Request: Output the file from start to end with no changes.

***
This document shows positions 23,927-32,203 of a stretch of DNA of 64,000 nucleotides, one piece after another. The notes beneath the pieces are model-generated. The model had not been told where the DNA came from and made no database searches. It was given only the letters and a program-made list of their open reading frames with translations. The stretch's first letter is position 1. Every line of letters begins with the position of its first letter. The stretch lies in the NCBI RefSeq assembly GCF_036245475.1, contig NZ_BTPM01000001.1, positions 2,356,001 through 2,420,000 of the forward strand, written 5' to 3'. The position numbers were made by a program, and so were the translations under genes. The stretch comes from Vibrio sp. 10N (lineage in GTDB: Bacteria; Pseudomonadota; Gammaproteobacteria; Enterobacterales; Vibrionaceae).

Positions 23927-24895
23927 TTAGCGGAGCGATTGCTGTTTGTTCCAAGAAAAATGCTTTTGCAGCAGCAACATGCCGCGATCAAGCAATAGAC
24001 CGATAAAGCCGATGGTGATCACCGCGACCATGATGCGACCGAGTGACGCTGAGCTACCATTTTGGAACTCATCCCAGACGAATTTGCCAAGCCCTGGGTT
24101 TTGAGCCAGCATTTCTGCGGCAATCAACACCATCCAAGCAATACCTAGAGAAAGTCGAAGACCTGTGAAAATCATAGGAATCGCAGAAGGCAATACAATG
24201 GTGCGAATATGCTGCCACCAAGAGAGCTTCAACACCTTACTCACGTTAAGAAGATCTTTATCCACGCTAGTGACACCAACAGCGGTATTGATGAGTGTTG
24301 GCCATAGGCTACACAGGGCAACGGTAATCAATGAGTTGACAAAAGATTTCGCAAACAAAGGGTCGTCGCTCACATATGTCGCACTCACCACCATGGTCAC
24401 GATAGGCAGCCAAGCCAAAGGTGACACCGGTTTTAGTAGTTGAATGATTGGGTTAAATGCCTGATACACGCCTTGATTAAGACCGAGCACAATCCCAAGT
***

This document shows positions 23,927-32,203 of a stretch of DNA of 64,000 nucleotides, one piece after another. The notes beneath the pieces are model-generated. The model had not been told where the DNA came from and made no database searches. It was given only the letters and a program-made list of their open reading frames with translations. The stretch's first letter is position 1. Every line of letters begins with the position of its first letter. The stretch lies in the NCBI RefSeq assembly GCF_036245475.1, contig NZ_BTPM01000001.1, positions 2,356,001 through 2,420,000 of the forward strand, written 5' to 3'. The position numbers were made by a program, and so were the translations under genes. The stretch comes from Vibrio sp. 10N (lineage in GTDB: Bacteria; Pseudomonadota; Gammaproteobacteria; Enterobacterales; Vibrionaceae).

Positions 23927-24895
23927 TTAGCGGAGCGATTGCTGTTTGTTCCAAGAAAAATGCTTTTGCAGCAGCAACATGCCGCGATCAAGCAATAGAC
24001 CGATAAAGCCGATGGTGATCACCGCGACCATGATGCGACCGAGTGACGCTGAGCTACCATTTTGGAACTCATCCCAGACGAATTTGCCAAGCCCTGGGTT
24101 TTGAGCCAGCATTTCTGCGGCAATCAACACCATCCAAGCAATACCTAGAGAAAGTCGAAGACCTGTGAAAATCATAGGAATCGCAGAAGGCAATACAATG
24201 GTGCGAATATGCTGCCACCAAGAGAGCTTCAACACCTTACTCACGTTAAGAAGATCTTTATCCACGCTAGTGACACCAACAGCGGTATTGATGAGTGTTG
24301 GCCATAGGCTACACAGGGCAACGGTAATCAATGAGTTGACAAAAGATTTCGCAAACAAAGGGTCGTCGCTCACATATGTCGCACTCACCACCATGGTCAC
24401 GATAGGCAGCCAAGCCAAAGGTGACACCGGTTTTAGTAGTTGAATGATTGGGTTAAATGCCTGATACACGCCTTGATTAAGACCGAGCACAATCCCAAGT